FLYBoth Aer Lingus and Ryanair fly to Malaga. Return flights in early June work out at approximately €250. The annual Feria de Malaga runs from August 10th to 20th this year, which means expensive hotels and thronged streets but also flamenco, processions, live music, bullfighting and general mayhem. Holy Week is also a major annual festival in the city. Malaga’s film festival – the brainchild of its second most famous son after Picasso, Antonio Banderas – takes place in April.

STAYFor understated and utterly contemporary luxury, try Malaga’s only five-star, the Hotel Vincci Selección Posada Del Patio. A double superior can be had in early June for less than €115.

If you want to look down from a great height in great old-world style, nowhere is situated better than the Parador of Gibralfaro, perched on the side of the mountain near the fortress. A double superior costs €240.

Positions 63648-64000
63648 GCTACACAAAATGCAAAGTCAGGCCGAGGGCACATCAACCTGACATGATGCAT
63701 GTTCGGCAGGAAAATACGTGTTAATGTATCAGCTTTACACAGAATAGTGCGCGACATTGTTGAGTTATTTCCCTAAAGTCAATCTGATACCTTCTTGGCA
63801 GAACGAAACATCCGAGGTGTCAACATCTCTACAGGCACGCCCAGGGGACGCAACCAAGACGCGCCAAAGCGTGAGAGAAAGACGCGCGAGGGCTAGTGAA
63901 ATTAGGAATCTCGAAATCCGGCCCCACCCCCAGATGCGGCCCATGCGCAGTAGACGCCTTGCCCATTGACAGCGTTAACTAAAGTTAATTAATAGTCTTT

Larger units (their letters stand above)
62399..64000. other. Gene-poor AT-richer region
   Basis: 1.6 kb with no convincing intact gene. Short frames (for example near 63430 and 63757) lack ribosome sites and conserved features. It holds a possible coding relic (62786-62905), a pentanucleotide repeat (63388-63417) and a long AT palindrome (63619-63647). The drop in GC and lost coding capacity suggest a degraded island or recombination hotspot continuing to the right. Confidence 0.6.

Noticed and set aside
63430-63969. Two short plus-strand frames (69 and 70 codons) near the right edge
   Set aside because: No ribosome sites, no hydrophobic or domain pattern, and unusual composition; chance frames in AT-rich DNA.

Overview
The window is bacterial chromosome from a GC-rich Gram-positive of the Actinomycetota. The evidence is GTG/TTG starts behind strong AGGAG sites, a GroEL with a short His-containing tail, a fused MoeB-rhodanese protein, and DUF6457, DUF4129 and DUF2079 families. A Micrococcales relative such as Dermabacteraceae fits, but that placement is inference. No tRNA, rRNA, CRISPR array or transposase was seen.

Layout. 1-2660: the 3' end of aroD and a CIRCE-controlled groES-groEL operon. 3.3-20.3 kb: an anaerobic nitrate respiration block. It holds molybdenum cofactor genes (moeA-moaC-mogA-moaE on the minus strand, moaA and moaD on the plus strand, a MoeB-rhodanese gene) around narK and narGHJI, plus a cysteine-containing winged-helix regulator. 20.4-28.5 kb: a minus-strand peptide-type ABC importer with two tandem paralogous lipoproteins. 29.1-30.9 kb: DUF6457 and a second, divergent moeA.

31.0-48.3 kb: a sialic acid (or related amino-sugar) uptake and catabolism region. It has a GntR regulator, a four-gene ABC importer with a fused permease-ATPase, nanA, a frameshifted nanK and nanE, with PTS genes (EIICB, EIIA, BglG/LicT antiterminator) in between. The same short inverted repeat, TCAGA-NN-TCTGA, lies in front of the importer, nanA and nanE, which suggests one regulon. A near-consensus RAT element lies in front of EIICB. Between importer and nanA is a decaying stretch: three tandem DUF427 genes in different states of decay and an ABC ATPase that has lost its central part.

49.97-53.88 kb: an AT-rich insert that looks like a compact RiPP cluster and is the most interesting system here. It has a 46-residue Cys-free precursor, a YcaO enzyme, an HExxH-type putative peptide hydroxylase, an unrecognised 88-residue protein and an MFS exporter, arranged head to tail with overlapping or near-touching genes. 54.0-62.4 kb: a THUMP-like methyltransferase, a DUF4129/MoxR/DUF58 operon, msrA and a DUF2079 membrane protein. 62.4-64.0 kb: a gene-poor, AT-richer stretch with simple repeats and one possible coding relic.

For a quiet waterside location check out tiny three-star La Chancla. It’s on the beach in an attractive, quiet suburb a 15-minute bus ride from the city centre, but one of its eight rooms will set you back a mere €50 a night.

EATNeed fuel to keep you going on the retail therapy front? Perch on a high stool outdoors at Tabernas-Casa el Volapie on Strachan Street, where you can join the locals in munching such favourite delicacies as banderillas de boquerones (anchovies wrapped around olives; €6). Salted prawns in a paper cone (€10) go down really well with a bottle of Banderas Ribero del Duero Tempranillo (€13.50).